The active genetic material of chimpanzees is 99% identical to that of humans. I have met people who were less than 99% human.

Tuesday, November 15, 2005

Monkey Captives: Born Free, Chained for Life

(A personal note: I am in the process of relocating from Malaysia back to America, so there may be few posts between now and the end of the year. I am also participating in this year's National Novel Writing Month by attempting to write 50,000 words of fiction by 30th November, which could be affecting my rate of posting as well!)

This picture of a very young captive monkey in Cheras is blurry because I had to take it through a chain-link fence and quickly, in order not to be observed and stopped.

The following is the original text of an article I wrote that appeared in edited form in The Star (Star Weekend, Nov. 5.)

Think twice before you buy or adopt a monkey as a pet – and then don’t do it. That’s the consensus of animal experts.

As development into forests brings monkeys, primarily long-tailed macaques (kera), and humans into increased contact, more simians than ever before are turning up in cages or on chains in residential areas.

“I personally do not believe people should keep monkeys as pets,” Misliah Mohamed Basir, Director of the Law and Enforcement Division of the Department of Wildlife and National Parks, told The Star. Her office has the authority to issue licenses for keeping captive monkeys, along with other wild animals, but Misliah would like to see that change.

“I understand why people are attracted to them,” she said. “They are cute and playful when they are babies. They remind us of humans. But when they grow up, they become strong, wilful and aggressive. They can be quite dangerous. Nothing can be done about the monkeys currently being kept legally as pets, but perhaps the law should be changed in the future. The government could stop issuing new monkey licenses, except in special cases, such as the use of pig-tailed macaques for harvesting coconuts in some areas.”

She told us that some people, frustrated by the difficulty of keeping an adult monkey, dump the animals on the DWNP, thinking the monkeys will be relocated into the jungle or kept in a sanctuary. “We have no place to keep them,” Misliah said. “We send them to our rescue facility at Zoo Melaka.”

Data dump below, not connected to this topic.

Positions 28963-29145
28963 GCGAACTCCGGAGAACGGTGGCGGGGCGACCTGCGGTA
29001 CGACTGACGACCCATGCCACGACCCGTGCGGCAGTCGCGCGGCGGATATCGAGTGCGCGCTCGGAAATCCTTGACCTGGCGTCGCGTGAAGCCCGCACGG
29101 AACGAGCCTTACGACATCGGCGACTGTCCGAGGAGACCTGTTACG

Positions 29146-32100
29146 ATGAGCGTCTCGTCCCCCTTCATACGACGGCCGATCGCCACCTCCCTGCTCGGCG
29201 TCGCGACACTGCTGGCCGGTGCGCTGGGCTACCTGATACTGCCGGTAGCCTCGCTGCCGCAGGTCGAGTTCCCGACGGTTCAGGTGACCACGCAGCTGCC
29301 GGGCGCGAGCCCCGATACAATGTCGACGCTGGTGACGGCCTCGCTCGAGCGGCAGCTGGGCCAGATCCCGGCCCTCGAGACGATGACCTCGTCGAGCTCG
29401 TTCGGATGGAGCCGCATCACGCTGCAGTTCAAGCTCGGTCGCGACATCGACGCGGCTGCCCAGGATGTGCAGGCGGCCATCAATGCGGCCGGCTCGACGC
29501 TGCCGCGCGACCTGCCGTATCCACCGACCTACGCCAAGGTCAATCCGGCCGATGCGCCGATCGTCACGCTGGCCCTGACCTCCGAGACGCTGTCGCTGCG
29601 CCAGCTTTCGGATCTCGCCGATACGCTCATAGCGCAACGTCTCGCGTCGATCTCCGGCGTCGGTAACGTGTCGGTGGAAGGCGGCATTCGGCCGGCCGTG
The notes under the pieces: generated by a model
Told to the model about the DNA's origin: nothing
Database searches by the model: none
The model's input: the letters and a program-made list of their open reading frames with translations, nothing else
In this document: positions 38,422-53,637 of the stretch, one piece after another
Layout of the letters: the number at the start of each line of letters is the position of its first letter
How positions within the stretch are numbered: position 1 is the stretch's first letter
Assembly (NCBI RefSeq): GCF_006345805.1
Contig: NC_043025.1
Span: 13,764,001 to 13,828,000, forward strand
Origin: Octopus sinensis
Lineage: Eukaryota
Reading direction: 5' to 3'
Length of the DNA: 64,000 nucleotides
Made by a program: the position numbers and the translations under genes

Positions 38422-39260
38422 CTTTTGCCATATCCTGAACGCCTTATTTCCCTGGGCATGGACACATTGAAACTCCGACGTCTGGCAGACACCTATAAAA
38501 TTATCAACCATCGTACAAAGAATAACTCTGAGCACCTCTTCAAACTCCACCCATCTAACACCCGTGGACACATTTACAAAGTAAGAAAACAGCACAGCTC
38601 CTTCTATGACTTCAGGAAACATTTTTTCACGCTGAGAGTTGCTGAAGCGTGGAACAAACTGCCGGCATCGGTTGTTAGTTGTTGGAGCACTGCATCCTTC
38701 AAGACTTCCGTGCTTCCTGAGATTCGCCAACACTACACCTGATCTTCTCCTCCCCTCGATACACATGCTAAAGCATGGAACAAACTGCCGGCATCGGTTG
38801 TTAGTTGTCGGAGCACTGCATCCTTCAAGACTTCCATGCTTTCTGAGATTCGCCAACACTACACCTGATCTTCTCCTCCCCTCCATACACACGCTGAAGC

At Zoo Melaka, however, The Star discovered there is no rescue awaiting the unwanted monkeys. “If they send the monkeys to us,” Dr. Choong Siew Shean, the Zoo’s veterinary officer, told us, “we euthanize them.”

The zoo has no room for them and no rehabilitation programme. “Monkeys are extremely difficult to rehab and re-release into the wild,” Dr. Choong explained. “They live in social groups that are unlikely to accept an outsider. Even if we could retrain a captive monkey to live in the wild, when we released him, he would be attacked by the existing troops and find it hard to survive.”

Neither does she see a semi-captive sanctuary as a viable alternative. “Our resources in terms of time, space, manpower and funding are limited,” she said, “and long-tailed macaques are not a priority. They are so common in Malaysia that they are generally considered a pest animal. In fact, we chase the wild ones out of the zoo, from concern for public safety.”

That brings up another problem with keeping captive monkeys. “They are a health risk to humans,” Dr. Choong said. “Not only do monkeys bite and scratch, but they can carry and pass on zoonotic diseases such as hepatitis and herpes-B to humans. It is not safe to keep them in residential areas.”

Occasionally, a monkey turned over to the Zoo may find a home with a staffer, but the issue remains the same – adult monkeys are extremely difficult to keep humanely.

That’s a problem that infuriates Sabrina Yeap, the Animal Investigator for the SPCA. She has seen many heart-breaking cases in the course of her work. “Do you know what happens when a monkey outgrows its cuteness?” she demanded of us. “It gets big and strong and fierce, so it gets locked in a cage all day or tied with a heavy chain. Some people don’t even give the monkey shelter from the sun and rain. The owner ends up beating the monkey repeatedly in a futile attempt to ‘tame’ it. It drags out a miserable life of boredom, frustration and pain in solitary confinement.”

Sabrina would like to see a ban on keeping monkeys as pets, a sanctuary for those who are confiscated from current owners and a change in the public attitude towards monkeys. She decries the labelling of monkeys as “pests.”

“Do the monkeys move into our houses and kick us out? Do they destroy our homes? No, it’s the other way around. Developers push deeper and deeper into their habitat, cutting down forests to build golf courses and housing developments, and the monkeys have nowhere to go. Then people move in and say ‘Oh, those monkeys are such pests!’ but it’s the other way around. We are the pests. We encroach into their natural homes and then blame them for intruding on us.”

She believes the solution is to make the developers responsible for relocating the monkeys (and the other animals dispossessed by development, such as snakes and lizards.) She has heard of such programmes in Europe. “They create a green passageway to another area where the animals can live, and then they use smoke to herd the wildlife from the development site to their new home. That way, they don’t have to try to do the impossible and catch every single monkey, snake, rabbit, whatever.”